An intrepid underdog finding 10mm brass with tell tale deformities from a roller lock action is/was a pretty big thing in “anti-government” fiction. It was the militia movements version of the “those blast marks are two precise” comment from Star Wars.

        1. Hognose Post author

          The MP5 (and other roller-lock) chambers do have striations to assist extraction. It’s not just the MP5, it’s an old trick. The Tokarev SVT-40 rifle has it, too.

  4. Cap'n Mike

    Perhaps they should search Pier 14 in San Francisco.
    Thats where the last duty weapon stolen out of a Feds car was found.

  5. Kirk

    If I lost a weapon like that as an active-duty soldier, my career would have been over. Period.

    How is it that these guys are treated any differently?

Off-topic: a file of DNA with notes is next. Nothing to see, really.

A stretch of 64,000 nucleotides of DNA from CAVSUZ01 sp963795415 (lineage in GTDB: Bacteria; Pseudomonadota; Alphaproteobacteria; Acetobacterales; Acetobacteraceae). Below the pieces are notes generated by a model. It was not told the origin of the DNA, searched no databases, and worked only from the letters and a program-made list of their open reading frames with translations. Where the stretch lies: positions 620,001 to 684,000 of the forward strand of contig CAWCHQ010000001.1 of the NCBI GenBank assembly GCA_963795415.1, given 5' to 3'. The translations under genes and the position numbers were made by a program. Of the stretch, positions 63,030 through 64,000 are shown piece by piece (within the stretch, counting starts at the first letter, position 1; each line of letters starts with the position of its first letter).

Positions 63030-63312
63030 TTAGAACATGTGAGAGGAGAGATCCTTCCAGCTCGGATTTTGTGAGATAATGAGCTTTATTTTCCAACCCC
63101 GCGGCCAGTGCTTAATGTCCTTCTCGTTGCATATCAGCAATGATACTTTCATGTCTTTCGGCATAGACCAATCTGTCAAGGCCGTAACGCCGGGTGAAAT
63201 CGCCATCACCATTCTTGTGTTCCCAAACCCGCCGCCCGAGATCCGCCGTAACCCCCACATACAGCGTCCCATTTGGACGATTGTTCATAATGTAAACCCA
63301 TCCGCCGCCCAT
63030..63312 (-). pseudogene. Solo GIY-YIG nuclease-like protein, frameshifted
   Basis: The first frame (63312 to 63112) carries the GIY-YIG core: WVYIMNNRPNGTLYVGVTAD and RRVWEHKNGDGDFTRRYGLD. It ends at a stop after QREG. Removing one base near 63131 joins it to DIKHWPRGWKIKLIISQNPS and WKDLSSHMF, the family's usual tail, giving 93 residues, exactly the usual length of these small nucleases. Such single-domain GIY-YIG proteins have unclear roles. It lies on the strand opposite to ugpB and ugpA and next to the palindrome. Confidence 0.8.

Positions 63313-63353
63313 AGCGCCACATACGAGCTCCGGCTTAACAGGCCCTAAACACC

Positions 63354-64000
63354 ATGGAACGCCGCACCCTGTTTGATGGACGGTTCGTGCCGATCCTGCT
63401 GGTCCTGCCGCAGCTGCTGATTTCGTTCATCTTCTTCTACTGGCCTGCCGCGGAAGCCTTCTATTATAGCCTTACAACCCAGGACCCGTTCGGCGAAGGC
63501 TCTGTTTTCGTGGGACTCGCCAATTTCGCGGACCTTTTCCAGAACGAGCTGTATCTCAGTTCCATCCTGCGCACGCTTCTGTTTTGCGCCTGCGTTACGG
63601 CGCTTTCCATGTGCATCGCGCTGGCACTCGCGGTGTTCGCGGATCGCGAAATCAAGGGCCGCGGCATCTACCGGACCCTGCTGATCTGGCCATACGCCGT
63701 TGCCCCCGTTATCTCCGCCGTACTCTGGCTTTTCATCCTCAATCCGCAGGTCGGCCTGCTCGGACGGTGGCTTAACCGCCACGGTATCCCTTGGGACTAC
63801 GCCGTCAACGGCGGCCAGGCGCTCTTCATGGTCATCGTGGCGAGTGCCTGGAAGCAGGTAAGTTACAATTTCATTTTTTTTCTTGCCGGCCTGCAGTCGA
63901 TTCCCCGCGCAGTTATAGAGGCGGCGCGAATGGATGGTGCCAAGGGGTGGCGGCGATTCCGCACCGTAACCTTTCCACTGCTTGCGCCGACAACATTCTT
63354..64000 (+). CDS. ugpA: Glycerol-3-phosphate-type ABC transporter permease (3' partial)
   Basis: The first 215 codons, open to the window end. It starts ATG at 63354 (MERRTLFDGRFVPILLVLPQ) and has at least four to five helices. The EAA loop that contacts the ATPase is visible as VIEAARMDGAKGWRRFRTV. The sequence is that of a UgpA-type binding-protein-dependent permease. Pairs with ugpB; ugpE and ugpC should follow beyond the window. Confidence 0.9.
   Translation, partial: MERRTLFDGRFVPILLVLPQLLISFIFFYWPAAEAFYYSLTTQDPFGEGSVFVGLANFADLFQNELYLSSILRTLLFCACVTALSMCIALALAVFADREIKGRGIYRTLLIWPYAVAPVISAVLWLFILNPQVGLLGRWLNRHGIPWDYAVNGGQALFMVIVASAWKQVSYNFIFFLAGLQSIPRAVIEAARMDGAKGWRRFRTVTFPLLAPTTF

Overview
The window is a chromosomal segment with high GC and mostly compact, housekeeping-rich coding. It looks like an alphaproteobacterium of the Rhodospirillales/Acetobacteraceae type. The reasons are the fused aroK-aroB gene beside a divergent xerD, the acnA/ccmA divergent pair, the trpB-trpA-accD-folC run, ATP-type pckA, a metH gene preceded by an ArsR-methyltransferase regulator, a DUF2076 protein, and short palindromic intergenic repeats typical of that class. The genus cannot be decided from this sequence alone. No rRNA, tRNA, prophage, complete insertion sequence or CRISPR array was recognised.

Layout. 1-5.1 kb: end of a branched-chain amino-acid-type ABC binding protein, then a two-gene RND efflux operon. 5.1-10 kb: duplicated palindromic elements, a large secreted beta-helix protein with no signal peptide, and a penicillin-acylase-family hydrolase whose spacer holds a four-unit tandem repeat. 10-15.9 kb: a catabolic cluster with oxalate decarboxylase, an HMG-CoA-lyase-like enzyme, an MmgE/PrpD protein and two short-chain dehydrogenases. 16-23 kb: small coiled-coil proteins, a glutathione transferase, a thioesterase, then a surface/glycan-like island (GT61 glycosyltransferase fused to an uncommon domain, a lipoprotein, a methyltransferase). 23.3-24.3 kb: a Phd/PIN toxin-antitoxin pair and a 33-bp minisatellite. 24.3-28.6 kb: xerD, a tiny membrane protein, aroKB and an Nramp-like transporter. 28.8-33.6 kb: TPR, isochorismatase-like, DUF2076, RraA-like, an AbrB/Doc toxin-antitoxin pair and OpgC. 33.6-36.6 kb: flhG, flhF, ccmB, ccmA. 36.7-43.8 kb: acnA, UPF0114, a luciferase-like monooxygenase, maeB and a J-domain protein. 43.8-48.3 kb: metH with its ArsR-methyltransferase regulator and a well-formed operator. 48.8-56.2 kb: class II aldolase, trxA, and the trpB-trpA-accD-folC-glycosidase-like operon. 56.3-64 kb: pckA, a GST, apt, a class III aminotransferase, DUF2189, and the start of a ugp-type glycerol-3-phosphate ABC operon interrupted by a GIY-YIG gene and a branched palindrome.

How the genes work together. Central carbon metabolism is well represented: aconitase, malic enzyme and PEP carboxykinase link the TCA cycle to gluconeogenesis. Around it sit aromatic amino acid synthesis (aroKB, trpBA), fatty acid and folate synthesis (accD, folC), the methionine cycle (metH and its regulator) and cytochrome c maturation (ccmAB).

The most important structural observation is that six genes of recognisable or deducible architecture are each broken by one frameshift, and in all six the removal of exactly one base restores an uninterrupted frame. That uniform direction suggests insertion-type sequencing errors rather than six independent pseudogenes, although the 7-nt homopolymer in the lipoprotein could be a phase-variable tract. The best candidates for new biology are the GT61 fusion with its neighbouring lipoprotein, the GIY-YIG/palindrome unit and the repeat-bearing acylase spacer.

1. TF-BA

      Absolutely. How many times has an entire company or battalion gone back out into the field or stood by because some crypto, optic, pistol or whatever was unaccounted for? See my above comment.

      It’s disgusting that these guys aren’t burned at the stake. Imagine the conversation if a SOFLAM went missing because someone left it in the truck overnight.

      1. TRX

        This sort of thing seems to happen about once a year, at least that I hear of. Some Federal “Law Enforcement” agent will leave his weapon in a car where it then is stolen.

        Do we have a rash of trunk-poppers across the country? Or are they just leaving them in gear bags on the back seat?

        “Enquiring minds want to know…”

        1. Hognose Post author

          There’s a real explosion in gun thefts, but organized crime (meaning, mostly, black and hispanic street gangs, not the Mob) is targeting gunshops.

  6. ACindy

    If it’s Lafayette, Orinda, or Concord it’s very much Northern California. All are in Contra Costa County on the Bay Area Rapid Transit line (BART) to San Francisco.